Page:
Modern Portfolio Theory
Lauren Medders
CTCT 7970 Special Topics
Dr. Leane Skinner

The Modern Portfolio Theory or Portfolio Theory was developed by Harry Markowitz. Markowitz’s theory was published in 1952 in the Journal of Finance under the Portfolio Selection section. (McClure, 2009) This theory states that if an investor invests in more than one stock then the risk of the portfolio will decrease. (McClure, 2009) The phrase “don’t put all your eggs in one basket” is a result of this theory. Having two risky stocks in a portfolio will always pay off. (McClure) When an investor invests in portfolios instead of single assets, it lowers the total risk of investment. (Daniel, 2009) There are two risks involved in individual stock returns and they are systematic risks and unsystematic risks. A systematic risk cannot be diversified away. An unsystematic risk is a specific risk. (McClure, 2009) The market is overall hard to beat, but you have a better chance of beating it by taking larger risks. (McClure)
The Modern Portfolio Theory is used in both a personal finance class and in a marketing class in the CTE courses. In each of these classes, stock markets are covered. During a stock market lesson an instructor could assign students to a group and have the group research a company to invest stock in. Each day before the class gets started; the members of that group will go to the computer to check the company’s that they invested in and then record it. At the end of the week or month however long the teacher decides to let them follow the stock, the students can present their portfolios to the teacher. Each group will also be required to give a presentation showing what stocks they chose, why they chose that stock, and what the end result for their group was. During my internship, my students were required to do something very similar to this and they really enjoyed it. There are several websites online that an instructor can use in their classroom to show the relationship between a stock and which ones to pick for your portfolio. The following link is to Stock Quest where instructors are able to create a customized stock game for their classroom. It is a step by step process and very simple to use. http://stocksquest.coe.uga.edu/C001759/stocksquest/mystocks_sample.htm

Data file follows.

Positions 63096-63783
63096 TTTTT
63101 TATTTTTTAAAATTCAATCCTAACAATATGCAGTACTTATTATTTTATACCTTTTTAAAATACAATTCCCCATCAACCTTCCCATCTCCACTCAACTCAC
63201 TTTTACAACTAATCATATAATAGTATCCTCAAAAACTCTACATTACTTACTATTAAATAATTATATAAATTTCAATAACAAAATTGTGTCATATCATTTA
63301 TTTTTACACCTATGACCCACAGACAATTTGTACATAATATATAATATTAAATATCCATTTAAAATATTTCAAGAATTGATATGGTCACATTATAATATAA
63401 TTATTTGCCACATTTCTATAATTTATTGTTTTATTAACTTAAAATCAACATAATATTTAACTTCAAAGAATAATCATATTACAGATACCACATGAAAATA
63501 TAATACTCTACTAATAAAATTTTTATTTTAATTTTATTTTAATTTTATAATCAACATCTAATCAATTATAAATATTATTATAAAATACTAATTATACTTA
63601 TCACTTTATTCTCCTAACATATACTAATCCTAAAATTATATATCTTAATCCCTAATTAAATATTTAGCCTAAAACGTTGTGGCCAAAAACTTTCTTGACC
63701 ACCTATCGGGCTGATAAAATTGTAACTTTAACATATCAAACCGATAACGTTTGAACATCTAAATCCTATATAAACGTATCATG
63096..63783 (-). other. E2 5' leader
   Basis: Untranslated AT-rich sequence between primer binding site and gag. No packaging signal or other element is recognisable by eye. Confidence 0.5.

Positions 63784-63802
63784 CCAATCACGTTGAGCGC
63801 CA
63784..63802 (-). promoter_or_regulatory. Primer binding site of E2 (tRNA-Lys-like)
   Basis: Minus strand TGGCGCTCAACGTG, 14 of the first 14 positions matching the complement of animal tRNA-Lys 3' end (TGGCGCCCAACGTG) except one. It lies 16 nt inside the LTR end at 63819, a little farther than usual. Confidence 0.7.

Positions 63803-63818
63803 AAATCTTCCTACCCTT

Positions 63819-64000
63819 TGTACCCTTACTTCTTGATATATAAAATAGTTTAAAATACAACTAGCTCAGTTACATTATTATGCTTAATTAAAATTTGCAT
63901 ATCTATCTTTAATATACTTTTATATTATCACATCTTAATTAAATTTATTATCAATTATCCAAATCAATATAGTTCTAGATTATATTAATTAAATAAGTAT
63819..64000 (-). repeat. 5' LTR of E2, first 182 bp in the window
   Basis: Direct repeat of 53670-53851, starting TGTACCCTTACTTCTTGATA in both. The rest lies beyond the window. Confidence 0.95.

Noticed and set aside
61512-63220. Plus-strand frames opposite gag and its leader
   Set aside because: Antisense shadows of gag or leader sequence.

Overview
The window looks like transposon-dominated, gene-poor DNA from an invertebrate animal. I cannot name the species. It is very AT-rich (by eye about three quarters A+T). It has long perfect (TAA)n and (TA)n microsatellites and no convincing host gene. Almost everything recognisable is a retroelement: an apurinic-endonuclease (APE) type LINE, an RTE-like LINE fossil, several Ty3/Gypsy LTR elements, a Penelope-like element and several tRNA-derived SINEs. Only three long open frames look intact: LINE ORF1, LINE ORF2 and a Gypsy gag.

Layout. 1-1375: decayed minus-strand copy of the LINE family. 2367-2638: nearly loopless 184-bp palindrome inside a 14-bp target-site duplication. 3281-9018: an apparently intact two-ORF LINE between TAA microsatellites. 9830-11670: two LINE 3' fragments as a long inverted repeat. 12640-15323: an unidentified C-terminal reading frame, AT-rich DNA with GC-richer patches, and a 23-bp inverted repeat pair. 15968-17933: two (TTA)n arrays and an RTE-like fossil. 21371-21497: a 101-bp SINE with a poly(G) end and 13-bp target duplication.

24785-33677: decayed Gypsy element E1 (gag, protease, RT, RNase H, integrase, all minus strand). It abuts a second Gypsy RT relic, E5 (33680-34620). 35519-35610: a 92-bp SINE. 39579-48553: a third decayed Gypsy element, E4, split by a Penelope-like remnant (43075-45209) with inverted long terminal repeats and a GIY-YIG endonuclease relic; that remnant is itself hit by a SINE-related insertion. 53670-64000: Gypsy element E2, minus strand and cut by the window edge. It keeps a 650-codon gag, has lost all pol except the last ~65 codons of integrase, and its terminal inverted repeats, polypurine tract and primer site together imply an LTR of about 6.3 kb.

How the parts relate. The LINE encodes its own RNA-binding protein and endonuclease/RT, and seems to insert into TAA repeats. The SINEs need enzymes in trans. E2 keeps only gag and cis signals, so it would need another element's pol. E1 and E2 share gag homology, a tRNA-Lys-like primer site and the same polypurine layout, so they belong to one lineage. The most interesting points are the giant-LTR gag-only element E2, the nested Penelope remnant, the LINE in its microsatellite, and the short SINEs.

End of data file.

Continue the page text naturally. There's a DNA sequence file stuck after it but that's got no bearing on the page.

Research Articles
http://books.google.com/books?hl=en&lr=&id=khX_CWdx470C&oi=fnd&pg=PA1&dq=research+articles+on+the+portfolio+theory&ots=mrsKs5xGjr&sig=_f-8zZF9YBPJZKwPLBmBxouEKWU
http://www.jstor.org/pss/4480178
http://www.jstor.org/stable/2328831
http://rfs.oxfordjournals.org/cgi/content/abstract/13/2/257
http://www.jstor.org/pss/256772
http://www.jstor.org/stable/2352108
http://www.iijournals.com/doi/abs/10.3905/jpm.2004.443328

Other Resources on Modern Portfolio Theory
http://www.youtube.com/watch?v=ObYsfA0uKwM
http://faculty.chicagobooth.edu/john.cochrane/research/Papers/portfolio_text.pdf
http://online.wsj.com/article/SB122567428153591981.html
http://www.mhhe.com/business/finance/interactivefinsims/portfoliotheory/


Resources

McClure, Ben. Modern Portfolio Theory: An Overview. (2009)
Retrieved on July 8, 2009 from
http://www.investopedia.com/articles/06/MPT.asp

Daniel, Craig. Harry Markowitz’s Portfolio Theory. (2009)
Retrieved on July 16. 2009 from
http://www.associatedcontent.com/pop_print.shtml?content_type=article&content_type_id